Bare Health

Tuesday, 13 May 2014

Nettles - More than a sting in this tale......!

Catherine Schofield - Medical Herbalist, discusses the healing powers of the humble Nettle 

Nettles are a wonderful medicinal weed  - there's more than a sting in this tale..!
One of the joys of spring for me undoubtedly is seeing the new bright green shoots of all our wild plants emerging in the hedgerows, woods and waysides. Some bring with them the instant joys of their flowers, whilst others just doggedly drill their way up through the winter-hardened ground to once more populate our world with green. Many of these plants are at most under-appreciated or perhaps even reviled by some – the nettle is one such. 
It is admittedly a plant with attitude – invasive and most of all that famous sting which, as children, we are all taught to rub immediately with a dock leaf to quell the pain. But I think it is time to celebrate its many medicinal virtues.  I wouldn't go as far as to say cuddle a nettle, but I am keen to spread word of the properties of this amazing plant.

Some say that nettles (Urtica dioica) are not indigenous to the UK, but are a long settled foreign plant - possibly introduced by the Romans who used it to treat the rheumatism they became prey to when they occupied this gray and damp island. They were said to beat themselves with the leaves to increase circulation and to provide a counter-irritant to the pain in their joints - both interesting if uncomfortable ideas - but the counter-irritant principle is still used in topical applications for aching joints. Whether this is true, I can't comment, but I do know that the Romans were skilled herbalists and it is likely that they knew the value of the nettle, much as it is still very much appreciated by herbalists today.

Nettles are helpful for many things, the root, leaves and seeds being used medicinally for a wide range of applications. Also a good source of nutrition, young nettles can be eaten as spring greens in soup (cooking deactivates the sting) as they are rich in iron and other vitamins and minerals, including vitamin C, calcium and silica, so make a healthful addition to your diet. You can also make herb vinegars using young nettles, which can preserve their qualities for the winter months.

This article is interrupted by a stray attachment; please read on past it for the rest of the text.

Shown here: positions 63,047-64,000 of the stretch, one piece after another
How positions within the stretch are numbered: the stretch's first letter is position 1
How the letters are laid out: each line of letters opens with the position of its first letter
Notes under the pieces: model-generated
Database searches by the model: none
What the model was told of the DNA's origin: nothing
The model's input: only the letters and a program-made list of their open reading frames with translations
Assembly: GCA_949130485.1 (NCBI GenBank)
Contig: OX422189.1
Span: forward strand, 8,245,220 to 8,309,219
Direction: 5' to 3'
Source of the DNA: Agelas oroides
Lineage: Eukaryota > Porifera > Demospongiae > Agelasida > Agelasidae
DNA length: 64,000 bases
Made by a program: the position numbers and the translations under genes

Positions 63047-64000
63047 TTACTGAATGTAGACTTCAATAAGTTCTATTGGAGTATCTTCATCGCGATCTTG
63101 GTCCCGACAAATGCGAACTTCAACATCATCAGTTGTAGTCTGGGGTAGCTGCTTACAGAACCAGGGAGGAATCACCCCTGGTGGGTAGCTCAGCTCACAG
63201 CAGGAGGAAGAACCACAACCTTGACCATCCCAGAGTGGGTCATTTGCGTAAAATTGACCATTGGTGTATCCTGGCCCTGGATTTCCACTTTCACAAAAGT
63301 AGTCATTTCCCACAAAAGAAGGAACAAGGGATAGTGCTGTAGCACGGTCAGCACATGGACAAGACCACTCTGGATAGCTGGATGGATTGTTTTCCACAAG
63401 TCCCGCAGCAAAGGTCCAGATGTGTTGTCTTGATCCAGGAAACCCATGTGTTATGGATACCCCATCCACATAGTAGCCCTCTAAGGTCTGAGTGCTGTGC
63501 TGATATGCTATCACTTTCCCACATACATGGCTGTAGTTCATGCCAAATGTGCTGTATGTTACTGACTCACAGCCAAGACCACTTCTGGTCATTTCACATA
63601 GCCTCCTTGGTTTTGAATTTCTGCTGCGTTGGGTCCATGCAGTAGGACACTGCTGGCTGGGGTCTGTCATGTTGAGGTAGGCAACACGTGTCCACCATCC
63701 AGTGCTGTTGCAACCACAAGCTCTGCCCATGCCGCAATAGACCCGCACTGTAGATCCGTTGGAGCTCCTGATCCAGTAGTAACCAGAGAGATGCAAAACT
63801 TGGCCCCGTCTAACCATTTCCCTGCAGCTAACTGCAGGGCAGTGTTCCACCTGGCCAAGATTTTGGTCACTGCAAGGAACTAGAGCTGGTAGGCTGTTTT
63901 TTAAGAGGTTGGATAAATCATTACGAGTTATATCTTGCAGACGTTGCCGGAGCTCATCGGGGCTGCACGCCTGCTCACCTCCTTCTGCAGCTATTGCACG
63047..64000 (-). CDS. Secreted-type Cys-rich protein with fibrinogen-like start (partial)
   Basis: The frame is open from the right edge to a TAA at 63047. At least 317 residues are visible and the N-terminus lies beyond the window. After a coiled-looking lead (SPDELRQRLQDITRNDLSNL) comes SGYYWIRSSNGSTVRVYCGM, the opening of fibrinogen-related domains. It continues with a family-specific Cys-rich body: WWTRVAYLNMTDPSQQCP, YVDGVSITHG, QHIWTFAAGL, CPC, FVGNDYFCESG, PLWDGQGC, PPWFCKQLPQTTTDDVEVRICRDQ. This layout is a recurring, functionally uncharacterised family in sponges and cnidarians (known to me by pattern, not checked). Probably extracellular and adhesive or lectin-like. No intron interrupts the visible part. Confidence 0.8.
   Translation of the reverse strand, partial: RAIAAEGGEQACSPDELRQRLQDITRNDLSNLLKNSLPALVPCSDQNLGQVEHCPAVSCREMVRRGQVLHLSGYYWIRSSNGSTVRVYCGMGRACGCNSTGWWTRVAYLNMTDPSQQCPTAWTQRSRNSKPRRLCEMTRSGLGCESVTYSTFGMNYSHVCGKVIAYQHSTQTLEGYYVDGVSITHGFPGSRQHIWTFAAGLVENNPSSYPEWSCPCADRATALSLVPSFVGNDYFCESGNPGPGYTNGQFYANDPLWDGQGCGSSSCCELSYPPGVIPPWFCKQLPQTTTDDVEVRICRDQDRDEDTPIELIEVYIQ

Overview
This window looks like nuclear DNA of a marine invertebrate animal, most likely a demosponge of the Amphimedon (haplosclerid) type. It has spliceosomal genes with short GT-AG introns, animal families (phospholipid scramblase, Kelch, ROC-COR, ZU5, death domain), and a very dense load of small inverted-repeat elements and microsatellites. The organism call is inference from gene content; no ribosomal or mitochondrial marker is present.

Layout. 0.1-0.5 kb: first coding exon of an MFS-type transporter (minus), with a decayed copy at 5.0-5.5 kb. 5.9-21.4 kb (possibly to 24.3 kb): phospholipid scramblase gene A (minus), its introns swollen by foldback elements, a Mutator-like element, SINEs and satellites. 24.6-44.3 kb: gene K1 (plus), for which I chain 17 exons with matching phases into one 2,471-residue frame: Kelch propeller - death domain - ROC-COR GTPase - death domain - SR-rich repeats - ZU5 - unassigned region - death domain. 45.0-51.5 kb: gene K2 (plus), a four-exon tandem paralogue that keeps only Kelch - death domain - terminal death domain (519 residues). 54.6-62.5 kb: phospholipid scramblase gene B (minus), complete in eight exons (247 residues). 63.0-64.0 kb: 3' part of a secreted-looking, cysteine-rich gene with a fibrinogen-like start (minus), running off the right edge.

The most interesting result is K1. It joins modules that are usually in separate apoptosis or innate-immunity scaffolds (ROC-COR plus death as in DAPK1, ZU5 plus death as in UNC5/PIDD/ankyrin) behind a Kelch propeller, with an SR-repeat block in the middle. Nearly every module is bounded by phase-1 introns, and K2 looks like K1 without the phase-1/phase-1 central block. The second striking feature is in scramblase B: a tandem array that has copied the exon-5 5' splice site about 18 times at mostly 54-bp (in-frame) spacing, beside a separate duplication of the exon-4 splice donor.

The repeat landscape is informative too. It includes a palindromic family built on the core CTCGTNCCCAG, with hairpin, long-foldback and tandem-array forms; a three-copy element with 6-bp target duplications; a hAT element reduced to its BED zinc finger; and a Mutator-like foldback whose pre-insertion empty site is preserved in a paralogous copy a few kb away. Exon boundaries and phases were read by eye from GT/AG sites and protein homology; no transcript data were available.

Perhaps less well known is the fact that nettles can be made into textiles, the fibres are long enough to allow them to be woven into cloth. It is said that in World War I, some soldiers uniforms were made from nettle fibres, when other textiles became scarce.

A herb of wide medicinal use
The seed is a great 'local' adaptogen - adaptogens are a class of herbs which help the body adapt to and deal with stress which are incredibly useful to herbalists. The use of nettle seed as an adaptogen also keys into the idea that herbs which are 'local' to patients - i.e. are derived from a shared close environment, rather than from far flung corners of the earth, give a them a greater sympathetic action within the medicine. The plant itself contains serotonin, which may help with depression, although this is not one of its key actions.

The seed is also helpful for kidney problems and the whole plant is used to stimulate the kidneys, although it is thought that long term consumption may put a strain on the kidneys, because of its high silica content.

Nettles can be helpful for allergic skin complaints and for prostatitis
Useful particularly for the male genito-urinary tract - nettle root is often included in herbal remedies for benign prostatic hyperplasia (BPH) and prostatitis. The leaves are used to rid body of uric acid and so are used for gout and other rheumatic complaints and usually figure in most herbal prescriptions for osteo and rheumatoid arthritis. Similarly nettle leaf can help with some chronic skin disorders, particularly where there may be an allergic cause to the problem, such as in some eczemas and urticaria (ironically derived from the Latin for nettle and commonly called 'nettle rash').